The Totem review


Goodreads: Slowly, bizarre events grip the tiny mountain community of Potter’s Field, Wyoming. Cattle are mutilated. Animals become savage. Children go insane. Townspeople are found without faces. And one man must confront the evil behind the hideous events, an evil that is all too human and deadly.

Well, well, well.  I finished the book this evening – I couldn’t put it down.  The story reminds me of Dean Koontz’s Midnight thought this story originally came out 10 years earlier.

I have to say I liked Slaughter, the main character and his various band of cohorts.  The story starts out so well – lots of suspense that kept you at the edge of your seat.  I can’t say it was so thick that I was talking to the book – which does happen sometimes in the middle of the night when a character is about to do something irretrievably stupid.

Still, several times I did shake my head at Slaughter’s tendency to just jump in where angels (and animals) feared to tread.  I am a big fan of fear – not the subtle things people are afraid of like vampires and werewolves – but that gut wrenching fear a person gets when they are out walking at night and one of the dogs suddenly growls, arches it’s back and the fur stands up when looking into the darkness ahead.  I respect that reaction and turn around – maybe it is just a deer or raccoon but if the dogs are growling, I’m turning back.  That is healthy fear.  When I start feeling the hair on the back of my neck prickle – yes, I have felt that before – I know that my instincts are screaming to be heard so I pay attention.  I don’t dismiss those feelings as “just being a scaredy cat”.  We have those instincts for a reason.

So when I read about characters who dismiss their feelings or their dogs reaction, I shake my head and know that they are bound for disaster.  Slaughter barely escapes several of these incidents – you’d think he’d have learned after the first one.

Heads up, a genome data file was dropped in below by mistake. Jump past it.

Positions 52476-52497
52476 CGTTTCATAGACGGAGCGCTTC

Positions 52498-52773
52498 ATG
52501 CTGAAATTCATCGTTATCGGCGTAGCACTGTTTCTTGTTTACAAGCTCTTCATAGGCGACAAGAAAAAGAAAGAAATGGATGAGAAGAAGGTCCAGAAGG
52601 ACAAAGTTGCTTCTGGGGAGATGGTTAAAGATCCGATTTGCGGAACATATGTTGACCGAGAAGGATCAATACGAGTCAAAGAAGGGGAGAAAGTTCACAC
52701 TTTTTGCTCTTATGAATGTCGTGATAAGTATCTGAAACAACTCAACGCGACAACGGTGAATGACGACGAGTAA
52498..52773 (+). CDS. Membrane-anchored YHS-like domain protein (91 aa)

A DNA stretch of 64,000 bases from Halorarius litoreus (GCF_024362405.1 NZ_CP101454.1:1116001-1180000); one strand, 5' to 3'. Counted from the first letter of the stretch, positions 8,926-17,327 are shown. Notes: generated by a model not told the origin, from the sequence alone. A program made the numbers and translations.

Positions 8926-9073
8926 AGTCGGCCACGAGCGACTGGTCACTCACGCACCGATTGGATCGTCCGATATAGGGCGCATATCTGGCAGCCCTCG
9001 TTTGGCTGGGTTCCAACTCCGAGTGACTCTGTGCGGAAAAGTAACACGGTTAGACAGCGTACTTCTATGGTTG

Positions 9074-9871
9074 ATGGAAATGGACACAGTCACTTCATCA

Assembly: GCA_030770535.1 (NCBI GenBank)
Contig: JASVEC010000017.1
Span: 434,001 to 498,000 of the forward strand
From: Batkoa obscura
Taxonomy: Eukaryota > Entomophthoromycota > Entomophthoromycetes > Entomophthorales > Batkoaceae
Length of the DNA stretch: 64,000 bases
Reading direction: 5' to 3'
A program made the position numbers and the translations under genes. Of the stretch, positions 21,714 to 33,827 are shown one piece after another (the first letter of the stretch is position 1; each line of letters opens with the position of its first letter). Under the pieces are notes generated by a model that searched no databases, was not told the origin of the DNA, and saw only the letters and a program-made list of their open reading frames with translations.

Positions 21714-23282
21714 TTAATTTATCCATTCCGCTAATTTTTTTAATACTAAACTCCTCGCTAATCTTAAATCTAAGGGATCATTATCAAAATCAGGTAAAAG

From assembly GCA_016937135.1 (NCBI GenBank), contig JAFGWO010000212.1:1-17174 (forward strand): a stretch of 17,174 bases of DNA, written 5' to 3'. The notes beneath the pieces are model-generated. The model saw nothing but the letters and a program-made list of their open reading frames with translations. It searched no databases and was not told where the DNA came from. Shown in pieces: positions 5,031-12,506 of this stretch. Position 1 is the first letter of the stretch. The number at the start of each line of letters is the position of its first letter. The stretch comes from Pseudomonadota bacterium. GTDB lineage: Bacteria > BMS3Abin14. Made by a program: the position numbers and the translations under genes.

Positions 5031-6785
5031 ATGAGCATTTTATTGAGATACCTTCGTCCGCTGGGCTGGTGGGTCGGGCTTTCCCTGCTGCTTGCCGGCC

The book was captivating – I hated to put it down.  However, having said that, the last several chapters were bogus and I hated how suddenly everything is wrapped up in a neat little package.  Survivors go home happy and life returns to a peaceful hum.  It is like the author got tired of writing so wrapped it all up quickly.  Stephen King did that with “the Cell” and I was so pissed.  Well, I am just as pissed this time.  I invested HOURS into this book plus money – how can they just wrap it up in a summary kind of way.  “oh we did this and that and everything was OK: – um, excuse me? You can’t have hundreds of these creatures roaming around in one chapter and have life be back to normal in the next – not without a lot more explanation than what is given.

So, in view of the ending, I give the book a B.  It was headed towards an A but the ending ruined it.  Still, if you like such horror stories, it is a fun read for the most part.  🙂


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